Are you taking these precautions to help workers stay safe during the coronavirus pandemic?
There are thousands of workplaces still operating – many at peak capacity – during the coronavirus pandemic. These include food production facilities, warehouses, shipping companies, hospitals, physician offices and factories producing much-needed medical equipment like ventilators and protective masks. Many others are looking at what practices to implement when they return to work from the COVID-19 Pandemic.
Here are some COVID-19 best practices and training tips that will help mitigate risk factors in your workplace. If you already have a robust pandemic safety and training program, these recommendations can make it even stronger.
What is COVID-19?
Coronavirus Disease 2019 (COVID-19) is a respiratory disease caused by the SARS-CoV-2 virus. As of April 14th, it has already infected more than 588,300 people in the U.S., causing nearly 25,000 deaths.
Some business owners already have pandemic safety training plans in place for influenza outbreaks, but this crisis requires additional COVID-19 safety training in accordance with labor law best practices for coronavirus safety.
Symptoms of COVID-19
The most common symptoms are fever, cough, and shortness of breath. But an estimated 25% (perhaps even more) of infected people may not exhibit any symptoms at all. These people can nonetheless still spread the disease.
According to the CDC, symptoms of COVID-19 may appear in as few as 2 days or as long as 14 days after exposure.
How COVID-19 Spreads
People can get COVID-19 by being in close proximity to an active carrier or by touching a surface that has the virus on it, then touching their mouth, nose or eyes.
Impact On The Workplace
The potential for workplace coronavirus is already having these effects on businesses across America:
Greater absenteeism – Some workers can’t report because they have the illness, while others are caregivers for children in locations where schools and daycare centers have been closed.
Reduced or altered hours – Some businesses (like grocery stores) are reducing hours of operation so that facilities can be sanitized overnight.
The Importance Of Communication
American workers are both frightened and confused by the COVID-19 pandemic. Company-wide communication can bring calm and clarity. For example, The Department of Labor has created a fact sheet about the Families First Coronavirus Response Act that gives all federal workers greater paid sick leave and expanded family and medical leave during the COVID-19 crisis.
Establishing A Response Plan
If your organization doesn’t currently have an infectious disease preparedness plan, now is the time to implement one. Pandemic training can help business owners and managers deal with the current outbreak and any future ones.
Key considerations include:
- Determining where and how workers might get exposed to COVID-19 at your site
- Assessing your workers’ risk factors (e.g., age, chronic health conditions, pregnancy, etc.)
- Discovering whether coronavirus handwashing best practices are being followed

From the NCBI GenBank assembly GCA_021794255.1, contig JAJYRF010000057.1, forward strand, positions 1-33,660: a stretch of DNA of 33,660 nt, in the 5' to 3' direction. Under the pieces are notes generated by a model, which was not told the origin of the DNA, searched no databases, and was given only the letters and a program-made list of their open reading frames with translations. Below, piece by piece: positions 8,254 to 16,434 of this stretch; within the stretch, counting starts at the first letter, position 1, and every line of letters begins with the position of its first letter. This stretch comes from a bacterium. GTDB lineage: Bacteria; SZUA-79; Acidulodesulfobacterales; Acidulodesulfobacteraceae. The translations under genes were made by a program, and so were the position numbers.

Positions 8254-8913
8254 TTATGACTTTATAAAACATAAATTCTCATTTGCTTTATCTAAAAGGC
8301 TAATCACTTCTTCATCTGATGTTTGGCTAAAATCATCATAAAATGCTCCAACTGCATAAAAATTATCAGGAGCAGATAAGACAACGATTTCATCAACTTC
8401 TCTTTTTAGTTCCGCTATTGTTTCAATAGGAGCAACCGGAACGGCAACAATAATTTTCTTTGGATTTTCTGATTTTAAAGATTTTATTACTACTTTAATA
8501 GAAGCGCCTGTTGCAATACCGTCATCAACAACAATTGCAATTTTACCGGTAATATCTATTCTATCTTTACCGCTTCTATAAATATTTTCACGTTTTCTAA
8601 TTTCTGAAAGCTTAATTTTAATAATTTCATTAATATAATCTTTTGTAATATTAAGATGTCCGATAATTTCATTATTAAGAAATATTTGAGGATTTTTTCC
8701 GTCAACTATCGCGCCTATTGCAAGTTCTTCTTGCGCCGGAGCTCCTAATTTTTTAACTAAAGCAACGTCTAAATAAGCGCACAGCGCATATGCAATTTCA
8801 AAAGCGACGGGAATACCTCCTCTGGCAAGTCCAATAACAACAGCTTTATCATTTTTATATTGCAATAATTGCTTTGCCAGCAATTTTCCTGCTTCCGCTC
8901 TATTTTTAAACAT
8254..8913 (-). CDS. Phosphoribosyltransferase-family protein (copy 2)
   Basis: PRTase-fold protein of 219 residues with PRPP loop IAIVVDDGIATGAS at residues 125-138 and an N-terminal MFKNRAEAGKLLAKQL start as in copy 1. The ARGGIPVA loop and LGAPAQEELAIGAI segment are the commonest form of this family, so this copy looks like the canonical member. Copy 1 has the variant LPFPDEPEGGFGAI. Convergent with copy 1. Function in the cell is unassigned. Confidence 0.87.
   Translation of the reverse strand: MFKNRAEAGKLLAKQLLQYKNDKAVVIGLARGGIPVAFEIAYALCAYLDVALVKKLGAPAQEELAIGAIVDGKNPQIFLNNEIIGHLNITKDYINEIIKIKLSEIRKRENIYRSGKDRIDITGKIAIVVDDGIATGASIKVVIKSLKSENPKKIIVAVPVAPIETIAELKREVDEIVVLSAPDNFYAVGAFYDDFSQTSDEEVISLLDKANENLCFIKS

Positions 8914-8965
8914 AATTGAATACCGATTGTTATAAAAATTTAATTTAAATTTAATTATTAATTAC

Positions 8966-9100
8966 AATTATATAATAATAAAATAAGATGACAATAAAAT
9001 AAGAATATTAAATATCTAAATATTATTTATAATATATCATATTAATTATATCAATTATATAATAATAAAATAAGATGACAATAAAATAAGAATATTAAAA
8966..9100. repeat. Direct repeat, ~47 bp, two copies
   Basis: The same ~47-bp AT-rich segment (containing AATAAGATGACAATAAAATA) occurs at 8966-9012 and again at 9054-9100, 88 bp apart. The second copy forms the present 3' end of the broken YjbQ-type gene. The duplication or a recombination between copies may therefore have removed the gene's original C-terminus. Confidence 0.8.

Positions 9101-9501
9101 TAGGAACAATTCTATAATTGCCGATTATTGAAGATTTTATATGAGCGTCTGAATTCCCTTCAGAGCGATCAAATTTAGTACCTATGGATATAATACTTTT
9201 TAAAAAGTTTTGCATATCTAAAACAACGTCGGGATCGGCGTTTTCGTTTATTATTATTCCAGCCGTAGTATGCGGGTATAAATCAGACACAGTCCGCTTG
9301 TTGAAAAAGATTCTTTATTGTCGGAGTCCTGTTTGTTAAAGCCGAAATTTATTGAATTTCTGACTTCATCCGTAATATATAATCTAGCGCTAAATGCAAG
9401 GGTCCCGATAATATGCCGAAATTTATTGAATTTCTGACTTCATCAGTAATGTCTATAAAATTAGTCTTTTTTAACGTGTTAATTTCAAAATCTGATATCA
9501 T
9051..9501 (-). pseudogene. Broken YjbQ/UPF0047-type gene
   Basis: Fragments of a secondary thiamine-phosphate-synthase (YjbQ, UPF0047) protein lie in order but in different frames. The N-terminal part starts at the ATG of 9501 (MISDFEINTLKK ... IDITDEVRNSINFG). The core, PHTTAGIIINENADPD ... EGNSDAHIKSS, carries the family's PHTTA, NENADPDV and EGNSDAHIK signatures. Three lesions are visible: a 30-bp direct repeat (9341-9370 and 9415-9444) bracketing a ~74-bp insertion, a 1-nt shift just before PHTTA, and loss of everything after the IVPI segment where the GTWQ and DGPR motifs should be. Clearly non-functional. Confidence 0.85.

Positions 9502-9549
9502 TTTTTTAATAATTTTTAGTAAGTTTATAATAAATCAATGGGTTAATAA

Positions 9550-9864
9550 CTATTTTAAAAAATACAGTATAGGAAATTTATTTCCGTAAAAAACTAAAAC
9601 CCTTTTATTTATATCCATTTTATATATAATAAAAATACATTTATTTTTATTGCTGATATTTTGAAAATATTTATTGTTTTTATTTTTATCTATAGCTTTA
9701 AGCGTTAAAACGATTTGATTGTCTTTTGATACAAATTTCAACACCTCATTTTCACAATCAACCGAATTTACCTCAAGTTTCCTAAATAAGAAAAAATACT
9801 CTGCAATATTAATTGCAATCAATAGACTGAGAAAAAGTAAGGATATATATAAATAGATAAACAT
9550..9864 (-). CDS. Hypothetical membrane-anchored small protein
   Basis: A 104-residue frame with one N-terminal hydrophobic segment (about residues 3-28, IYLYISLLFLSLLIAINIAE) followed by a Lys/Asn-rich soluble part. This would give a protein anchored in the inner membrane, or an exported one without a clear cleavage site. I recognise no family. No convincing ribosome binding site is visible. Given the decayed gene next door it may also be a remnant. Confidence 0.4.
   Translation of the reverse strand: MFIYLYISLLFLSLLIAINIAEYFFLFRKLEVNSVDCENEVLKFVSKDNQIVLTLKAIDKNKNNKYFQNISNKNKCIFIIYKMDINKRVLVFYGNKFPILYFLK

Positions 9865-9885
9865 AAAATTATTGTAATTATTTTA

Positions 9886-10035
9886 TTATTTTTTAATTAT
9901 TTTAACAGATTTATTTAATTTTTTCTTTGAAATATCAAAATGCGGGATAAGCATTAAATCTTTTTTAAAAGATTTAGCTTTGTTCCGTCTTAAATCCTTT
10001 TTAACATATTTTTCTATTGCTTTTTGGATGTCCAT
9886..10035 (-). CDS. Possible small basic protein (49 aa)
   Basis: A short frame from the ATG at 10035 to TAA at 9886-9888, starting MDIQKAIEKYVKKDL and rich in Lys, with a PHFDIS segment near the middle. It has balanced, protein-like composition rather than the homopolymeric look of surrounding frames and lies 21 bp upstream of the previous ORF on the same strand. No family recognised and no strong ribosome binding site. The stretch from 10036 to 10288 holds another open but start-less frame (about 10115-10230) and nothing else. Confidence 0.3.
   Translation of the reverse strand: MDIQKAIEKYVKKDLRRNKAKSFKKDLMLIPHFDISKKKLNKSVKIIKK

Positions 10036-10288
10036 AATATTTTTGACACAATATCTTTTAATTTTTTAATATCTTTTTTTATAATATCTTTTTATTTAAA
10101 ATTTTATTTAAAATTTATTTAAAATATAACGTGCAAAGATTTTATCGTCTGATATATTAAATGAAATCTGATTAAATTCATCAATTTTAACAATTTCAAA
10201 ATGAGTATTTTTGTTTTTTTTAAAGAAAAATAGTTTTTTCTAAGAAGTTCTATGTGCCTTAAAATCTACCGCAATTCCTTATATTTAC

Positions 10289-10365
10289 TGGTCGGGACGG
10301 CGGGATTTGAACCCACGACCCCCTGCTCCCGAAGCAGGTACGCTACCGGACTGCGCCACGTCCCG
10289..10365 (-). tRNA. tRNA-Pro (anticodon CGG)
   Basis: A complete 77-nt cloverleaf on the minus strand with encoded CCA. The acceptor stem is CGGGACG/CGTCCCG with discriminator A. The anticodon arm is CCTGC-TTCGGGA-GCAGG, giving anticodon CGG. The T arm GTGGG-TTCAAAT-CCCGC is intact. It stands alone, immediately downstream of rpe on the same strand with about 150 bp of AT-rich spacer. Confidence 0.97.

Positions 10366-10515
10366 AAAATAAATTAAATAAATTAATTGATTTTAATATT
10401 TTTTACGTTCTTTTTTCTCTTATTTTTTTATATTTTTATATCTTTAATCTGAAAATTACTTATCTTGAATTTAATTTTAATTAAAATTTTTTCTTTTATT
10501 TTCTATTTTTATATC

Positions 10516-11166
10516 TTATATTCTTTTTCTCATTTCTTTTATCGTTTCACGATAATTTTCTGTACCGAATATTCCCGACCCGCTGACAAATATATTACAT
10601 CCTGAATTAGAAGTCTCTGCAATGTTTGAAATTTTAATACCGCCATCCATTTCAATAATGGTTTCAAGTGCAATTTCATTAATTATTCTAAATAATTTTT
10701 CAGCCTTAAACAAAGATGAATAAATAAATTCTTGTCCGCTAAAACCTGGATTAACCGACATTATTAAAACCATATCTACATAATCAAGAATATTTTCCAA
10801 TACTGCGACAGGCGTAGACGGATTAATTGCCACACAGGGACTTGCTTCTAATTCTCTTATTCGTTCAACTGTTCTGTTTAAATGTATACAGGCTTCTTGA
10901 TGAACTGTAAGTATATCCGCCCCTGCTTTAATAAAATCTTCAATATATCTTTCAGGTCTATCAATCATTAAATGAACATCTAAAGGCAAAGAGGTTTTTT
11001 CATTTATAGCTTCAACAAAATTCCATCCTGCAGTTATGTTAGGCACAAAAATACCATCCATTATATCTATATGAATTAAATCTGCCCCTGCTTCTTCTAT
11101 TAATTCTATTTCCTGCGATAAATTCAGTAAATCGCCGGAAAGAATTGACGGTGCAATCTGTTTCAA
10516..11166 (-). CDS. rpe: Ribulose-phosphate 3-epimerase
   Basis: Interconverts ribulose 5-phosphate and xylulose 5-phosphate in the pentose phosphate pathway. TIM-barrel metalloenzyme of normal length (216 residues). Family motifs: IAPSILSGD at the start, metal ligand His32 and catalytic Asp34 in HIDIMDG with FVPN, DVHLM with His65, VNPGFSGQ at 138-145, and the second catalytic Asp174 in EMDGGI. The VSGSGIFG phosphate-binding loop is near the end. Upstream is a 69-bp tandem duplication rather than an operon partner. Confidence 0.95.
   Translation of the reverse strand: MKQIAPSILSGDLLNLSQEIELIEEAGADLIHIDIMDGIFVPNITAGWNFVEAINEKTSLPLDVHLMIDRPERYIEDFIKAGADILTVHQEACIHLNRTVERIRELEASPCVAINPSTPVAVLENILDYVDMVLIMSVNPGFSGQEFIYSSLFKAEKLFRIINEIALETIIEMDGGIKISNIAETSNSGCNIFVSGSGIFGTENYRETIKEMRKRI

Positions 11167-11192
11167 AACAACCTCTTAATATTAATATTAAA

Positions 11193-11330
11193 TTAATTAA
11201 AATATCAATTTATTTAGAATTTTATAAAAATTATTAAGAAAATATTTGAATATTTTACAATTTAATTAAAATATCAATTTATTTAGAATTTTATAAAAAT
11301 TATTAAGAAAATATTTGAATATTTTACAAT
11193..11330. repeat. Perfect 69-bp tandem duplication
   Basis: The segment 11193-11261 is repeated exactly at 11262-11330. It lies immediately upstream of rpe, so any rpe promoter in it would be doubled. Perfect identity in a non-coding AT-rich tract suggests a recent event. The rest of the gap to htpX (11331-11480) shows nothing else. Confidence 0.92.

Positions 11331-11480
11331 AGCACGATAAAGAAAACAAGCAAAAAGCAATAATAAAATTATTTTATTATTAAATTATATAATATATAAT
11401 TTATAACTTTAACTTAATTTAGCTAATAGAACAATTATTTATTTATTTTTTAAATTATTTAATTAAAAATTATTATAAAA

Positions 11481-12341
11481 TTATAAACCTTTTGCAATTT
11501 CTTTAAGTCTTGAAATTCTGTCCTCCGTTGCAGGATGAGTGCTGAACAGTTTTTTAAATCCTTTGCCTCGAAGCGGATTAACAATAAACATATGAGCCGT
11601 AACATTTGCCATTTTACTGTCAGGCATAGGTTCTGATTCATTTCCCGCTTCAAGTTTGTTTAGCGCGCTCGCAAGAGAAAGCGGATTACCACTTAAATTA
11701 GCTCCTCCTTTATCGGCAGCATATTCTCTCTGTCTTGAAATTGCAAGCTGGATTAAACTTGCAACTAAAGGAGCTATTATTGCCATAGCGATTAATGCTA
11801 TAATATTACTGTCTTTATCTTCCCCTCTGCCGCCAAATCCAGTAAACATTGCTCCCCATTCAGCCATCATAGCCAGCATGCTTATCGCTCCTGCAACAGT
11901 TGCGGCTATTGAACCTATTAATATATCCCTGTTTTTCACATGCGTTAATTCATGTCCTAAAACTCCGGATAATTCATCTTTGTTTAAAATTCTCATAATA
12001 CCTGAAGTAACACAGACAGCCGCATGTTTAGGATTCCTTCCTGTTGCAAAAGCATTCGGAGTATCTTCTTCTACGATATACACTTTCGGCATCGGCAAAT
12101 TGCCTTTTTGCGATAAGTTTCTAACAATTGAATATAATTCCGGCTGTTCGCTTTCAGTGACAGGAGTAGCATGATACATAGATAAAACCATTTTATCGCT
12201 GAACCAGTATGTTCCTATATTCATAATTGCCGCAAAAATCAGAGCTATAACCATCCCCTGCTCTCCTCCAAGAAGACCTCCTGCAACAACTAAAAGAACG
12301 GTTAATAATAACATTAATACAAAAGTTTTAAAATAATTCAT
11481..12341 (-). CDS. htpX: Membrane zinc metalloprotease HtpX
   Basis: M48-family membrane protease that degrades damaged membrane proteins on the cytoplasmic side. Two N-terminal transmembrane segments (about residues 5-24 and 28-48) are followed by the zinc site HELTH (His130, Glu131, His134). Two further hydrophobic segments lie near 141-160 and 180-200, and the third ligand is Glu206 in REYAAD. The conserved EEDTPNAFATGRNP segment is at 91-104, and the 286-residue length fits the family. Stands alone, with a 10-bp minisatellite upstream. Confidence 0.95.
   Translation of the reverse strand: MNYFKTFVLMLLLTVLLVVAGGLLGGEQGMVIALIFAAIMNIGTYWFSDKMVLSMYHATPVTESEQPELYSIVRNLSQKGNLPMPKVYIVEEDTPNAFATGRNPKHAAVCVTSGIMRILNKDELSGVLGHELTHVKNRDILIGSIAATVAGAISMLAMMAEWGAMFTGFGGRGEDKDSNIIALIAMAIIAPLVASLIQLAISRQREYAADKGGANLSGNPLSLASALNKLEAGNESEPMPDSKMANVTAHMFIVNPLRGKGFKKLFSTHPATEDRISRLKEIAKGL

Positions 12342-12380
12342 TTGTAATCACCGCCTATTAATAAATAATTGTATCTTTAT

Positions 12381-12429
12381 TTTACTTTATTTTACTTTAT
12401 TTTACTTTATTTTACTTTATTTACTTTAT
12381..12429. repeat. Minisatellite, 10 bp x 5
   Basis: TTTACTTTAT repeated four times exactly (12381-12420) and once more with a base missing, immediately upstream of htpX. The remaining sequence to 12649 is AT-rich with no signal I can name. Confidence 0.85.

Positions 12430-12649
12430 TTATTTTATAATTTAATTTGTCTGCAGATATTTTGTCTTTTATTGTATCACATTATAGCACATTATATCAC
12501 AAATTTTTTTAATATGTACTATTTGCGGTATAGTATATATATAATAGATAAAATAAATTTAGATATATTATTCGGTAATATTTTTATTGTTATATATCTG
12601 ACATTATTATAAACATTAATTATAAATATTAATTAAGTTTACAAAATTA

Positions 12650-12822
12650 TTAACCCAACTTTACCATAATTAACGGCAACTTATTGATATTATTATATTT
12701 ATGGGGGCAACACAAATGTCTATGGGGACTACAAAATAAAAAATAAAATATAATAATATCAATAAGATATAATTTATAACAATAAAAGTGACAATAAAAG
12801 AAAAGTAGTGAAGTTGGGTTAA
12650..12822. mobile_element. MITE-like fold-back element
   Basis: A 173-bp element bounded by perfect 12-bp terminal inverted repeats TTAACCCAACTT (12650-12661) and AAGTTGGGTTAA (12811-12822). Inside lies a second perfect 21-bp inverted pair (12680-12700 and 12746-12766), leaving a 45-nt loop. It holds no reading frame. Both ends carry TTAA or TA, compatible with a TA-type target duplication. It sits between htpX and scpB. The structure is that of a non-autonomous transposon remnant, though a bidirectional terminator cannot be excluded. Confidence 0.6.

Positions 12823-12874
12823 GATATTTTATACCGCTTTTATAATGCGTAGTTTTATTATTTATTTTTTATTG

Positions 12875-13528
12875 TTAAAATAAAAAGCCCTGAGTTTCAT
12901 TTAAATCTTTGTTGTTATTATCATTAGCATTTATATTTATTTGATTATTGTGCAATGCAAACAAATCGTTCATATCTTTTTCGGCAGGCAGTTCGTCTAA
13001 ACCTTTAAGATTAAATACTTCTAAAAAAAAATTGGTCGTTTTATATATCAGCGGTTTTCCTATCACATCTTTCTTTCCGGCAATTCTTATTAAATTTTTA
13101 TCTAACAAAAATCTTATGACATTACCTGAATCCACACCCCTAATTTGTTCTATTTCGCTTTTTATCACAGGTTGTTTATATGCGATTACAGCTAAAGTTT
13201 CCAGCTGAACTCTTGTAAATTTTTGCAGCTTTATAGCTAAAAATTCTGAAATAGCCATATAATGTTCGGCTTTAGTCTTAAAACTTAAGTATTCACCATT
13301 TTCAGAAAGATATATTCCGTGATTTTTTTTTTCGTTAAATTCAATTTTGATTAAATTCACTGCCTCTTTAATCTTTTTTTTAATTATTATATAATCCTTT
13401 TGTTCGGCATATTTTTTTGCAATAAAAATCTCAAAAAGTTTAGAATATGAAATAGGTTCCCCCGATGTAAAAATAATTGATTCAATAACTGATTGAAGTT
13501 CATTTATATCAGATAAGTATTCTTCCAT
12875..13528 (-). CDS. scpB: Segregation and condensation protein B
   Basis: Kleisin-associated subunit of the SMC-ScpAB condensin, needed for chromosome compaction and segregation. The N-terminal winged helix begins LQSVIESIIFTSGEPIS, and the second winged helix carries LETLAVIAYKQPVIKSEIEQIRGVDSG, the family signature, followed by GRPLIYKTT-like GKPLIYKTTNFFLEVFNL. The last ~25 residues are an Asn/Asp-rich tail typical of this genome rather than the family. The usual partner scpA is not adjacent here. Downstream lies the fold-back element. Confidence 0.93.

- Developing a plan for higher rates of worker absenteeism
- Determining which employees have the ability to work remotely
- Implementing multiple shifts or staggered hours to reduce the number of employees working at any given time
- Cross-training employees to cover the duties of those who are ill or providing childcare
Preventive Measures To Minimize Infection
These recommendations can greatly reduce the rate of infection:
- Advise employees to stay home if they’re feeling ill
- Provide all employees with places to wash their hands with soap and hot water
- Train workers in cough and sneeze etiquette (covering a cough or sneeze to prevent airborne transmission)
- Distribute hand sanitizers at numerous locations in the workplace
- Reorganize workflow to allow for social distancing of six feet between workers
- Use disinfectant products to frequently clean desktops, work areas, computer keyboards, etc.
- Discourage employees for using other workers’ computers or tools
- Encourage employees to wear gloves, protective face masks or bandanas if appropriate
Modifying The Workplace
Infection rates can also be reduced by augmenting the workplace with:
- High-efficiency air filters
- Sneeze guards
- Drive-through windows for customer service
Additional Resources On COVID-19 Exposure In The Workplace
The U.S. Department of Health and Human Services’ Centers for Disease Control and Prevention (CDC) provides the latest information about COVID-19: www.cdc.gov/coronavirus/2019-ncov.
The Occupational Safety and Health Administration (OSHA) also provides COVID-19 updates at www.osha.gov/SLTC/covid-19/.
Your Most Trusted Safety Compliance Resource
If you need help with any type of safety compliance training, National Safety Compliance can help. We offer hundreds of safety training resources for all industries, such as our DVD, USB, or Digital Access Safety Training Kits which empower employers to train all of their employees at one low cost, our safety training and labor law posters, and our Online Training Courses that can be assigned to employees remotely.